Aggregators beware - NewsRight to target scrapers
Monday, 16th January 2012
On this side of the Atlantic, users of online news have been following the longstanding battle between aggregator Meltwater News and the PR consultants association (PRCA) against the NLA (Newspaper Licensing Agency) – for the latest news on the still unresolved case read Meltwater’s press release on taking its case to the Supreme Court here.
Now the issue over how to apply copyright to news aggregators and bloggers is making the headlines in the United States. The Editors Weblog reported last week on the launch of a "news registry" called NewsRight, by 29 US news organisations.
Led by Associated Press (AP) the digital content licensing organisation has been set up to help members track their content used by bloggers and news services. The aim is to turn users who have not paid for members’ content into licensees.
According to Businessweek, AP has been waging a battle of words against aggregators since 2007 and has now designed technology which can track even small chunks of content used "illegally" by web scrapers and bloggers. Headlines and text are embedded with HTML codes, which can let NewsRight know where and by whom they are being used.
While there are those who maintain that struggling newspapers have to come up with some line of defence against those who are re-publishing their stories online, others such as Digital Journal argue that AP and its fellow NewsRight members are part of a traditional media mindset that does not know how to cope in the new digital news environment. Like United Kingdom commentators who have followed the Meltwater/NLA case, US media pundits have questioned whether AP’s news registry can possibly succeed when there so many reputable news organisations that offer their stories and commentaries free on their sites – Reuters, Bloomberg, BBC, CBC and Twitter to name a few.
Also many argue that NewsRight’s tactics go against the concept of the "fair use" clause, which is part of US copyright law. In fact, many information professionals who blog may well be affected by the register.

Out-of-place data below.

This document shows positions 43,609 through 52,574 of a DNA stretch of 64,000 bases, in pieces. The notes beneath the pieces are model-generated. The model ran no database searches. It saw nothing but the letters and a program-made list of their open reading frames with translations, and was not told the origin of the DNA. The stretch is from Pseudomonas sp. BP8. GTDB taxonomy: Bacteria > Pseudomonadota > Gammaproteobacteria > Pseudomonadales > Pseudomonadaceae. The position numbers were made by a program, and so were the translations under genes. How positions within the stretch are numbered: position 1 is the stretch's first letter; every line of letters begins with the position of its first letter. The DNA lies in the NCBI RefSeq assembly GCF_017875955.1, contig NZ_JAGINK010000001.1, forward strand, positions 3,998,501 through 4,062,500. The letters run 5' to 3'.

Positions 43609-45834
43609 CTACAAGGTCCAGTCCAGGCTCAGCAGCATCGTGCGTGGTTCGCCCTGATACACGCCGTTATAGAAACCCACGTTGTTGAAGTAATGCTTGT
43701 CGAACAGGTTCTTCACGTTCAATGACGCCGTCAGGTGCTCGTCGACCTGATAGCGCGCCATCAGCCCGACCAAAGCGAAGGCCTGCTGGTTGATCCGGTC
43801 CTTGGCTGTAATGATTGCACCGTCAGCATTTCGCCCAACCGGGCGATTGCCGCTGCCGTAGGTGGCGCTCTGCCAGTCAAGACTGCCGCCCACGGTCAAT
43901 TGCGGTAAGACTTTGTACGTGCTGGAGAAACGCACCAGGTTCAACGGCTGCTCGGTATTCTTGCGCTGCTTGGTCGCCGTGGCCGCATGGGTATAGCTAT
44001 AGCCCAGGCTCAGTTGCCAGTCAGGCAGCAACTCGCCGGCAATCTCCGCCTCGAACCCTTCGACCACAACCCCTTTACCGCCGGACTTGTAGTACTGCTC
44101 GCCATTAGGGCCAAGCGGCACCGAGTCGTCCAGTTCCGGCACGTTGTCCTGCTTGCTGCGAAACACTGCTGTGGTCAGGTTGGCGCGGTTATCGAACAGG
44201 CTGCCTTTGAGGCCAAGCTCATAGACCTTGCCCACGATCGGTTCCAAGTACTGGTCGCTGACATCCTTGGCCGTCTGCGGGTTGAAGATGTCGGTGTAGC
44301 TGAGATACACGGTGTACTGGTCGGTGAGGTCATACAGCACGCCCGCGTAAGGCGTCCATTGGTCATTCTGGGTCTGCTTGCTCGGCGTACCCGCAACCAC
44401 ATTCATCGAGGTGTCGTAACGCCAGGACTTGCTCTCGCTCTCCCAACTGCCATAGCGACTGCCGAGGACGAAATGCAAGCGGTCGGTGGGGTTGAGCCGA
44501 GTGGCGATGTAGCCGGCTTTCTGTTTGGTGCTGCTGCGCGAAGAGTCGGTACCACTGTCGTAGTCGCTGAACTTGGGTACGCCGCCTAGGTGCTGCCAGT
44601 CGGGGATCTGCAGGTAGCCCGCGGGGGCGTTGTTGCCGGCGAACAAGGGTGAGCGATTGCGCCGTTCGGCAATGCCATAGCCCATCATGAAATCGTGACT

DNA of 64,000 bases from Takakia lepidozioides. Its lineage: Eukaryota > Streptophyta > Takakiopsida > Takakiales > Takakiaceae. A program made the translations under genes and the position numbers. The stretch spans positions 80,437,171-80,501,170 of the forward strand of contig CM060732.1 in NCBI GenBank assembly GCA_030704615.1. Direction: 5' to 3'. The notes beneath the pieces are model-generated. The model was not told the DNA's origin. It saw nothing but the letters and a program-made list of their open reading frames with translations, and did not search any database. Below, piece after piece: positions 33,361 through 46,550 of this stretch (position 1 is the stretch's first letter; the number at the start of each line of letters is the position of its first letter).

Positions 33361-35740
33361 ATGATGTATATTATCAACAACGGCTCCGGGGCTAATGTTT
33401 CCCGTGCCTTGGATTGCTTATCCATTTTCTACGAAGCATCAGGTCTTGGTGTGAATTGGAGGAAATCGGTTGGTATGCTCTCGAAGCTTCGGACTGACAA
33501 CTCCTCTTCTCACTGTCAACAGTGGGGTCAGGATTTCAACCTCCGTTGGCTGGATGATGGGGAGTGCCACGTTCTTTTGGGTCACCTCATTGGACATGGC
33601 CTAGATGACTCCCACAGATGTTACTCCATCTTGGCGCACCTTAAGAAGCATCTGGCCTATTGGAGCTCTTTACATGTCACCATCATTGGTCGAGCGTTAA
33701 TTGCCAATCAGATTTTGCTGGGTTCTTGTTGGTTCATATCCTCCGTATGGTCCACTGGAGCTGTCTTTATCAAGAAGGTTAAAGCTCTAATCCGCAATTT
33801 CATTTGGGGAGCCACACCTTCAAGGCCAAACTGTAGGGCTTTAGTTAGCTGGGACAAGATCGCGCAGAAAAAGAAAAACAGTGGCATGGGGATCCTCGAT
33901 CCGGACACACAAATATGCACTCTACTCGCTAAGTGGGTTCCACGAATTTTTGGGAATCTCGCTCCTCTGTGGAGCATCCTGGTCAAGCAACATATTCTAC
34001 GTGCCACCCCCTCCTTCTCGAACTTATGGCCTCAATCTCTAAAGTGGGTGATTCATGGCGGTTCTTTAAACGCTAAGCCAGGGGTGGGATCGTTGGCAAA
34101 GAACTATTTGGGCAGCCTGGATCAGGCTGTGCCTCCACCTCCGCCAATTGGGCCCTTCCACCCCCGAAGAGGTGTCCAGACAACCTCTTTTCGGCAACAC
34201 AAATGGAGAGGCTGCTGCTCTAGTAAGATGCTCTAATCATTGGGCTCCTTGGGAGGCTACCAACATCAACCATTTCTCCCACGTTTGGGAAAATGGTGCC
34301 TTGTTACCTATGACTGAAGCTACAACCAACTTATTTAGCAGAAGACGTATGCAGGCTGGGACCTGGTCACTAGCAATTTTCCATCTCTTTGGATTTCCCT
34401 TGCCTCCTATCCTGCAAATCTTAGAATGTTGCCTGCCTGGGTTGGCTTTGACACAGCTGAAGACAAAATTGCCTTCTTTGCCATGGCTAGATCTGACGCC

Will commenting on news published by NewsRight members, which frequently involves re-posting articles from other websites, incur charges? US journalist David Sirota makes a good point in this interview: NewsRight could be seen as an obstacle to debate and commentary – counter to what democracy is all about.
About this item:
By Penny Crossland
Penny Crossland is the owner of CH Business Research, a consultancy specialising in investigative research and market intelligence. Penny conducts research projects for clients from a variety of industry sectors, including financial services, management and security consultancy, FMCG, publishing and retail. Fluent in German, she also translates academic papers and corporate material.
Before establishing her business in 2001, Penny was Research Manager at OC&C Strategy Consultants in London. Penny graduated from Bristol University with a degree in German and Politics and has a Masters degree from London University in contemporary German Literature. She became interested in all aspects of business information through working for an industrial market research company in New York.
Penny can be reached at firstname.lastname@example.org
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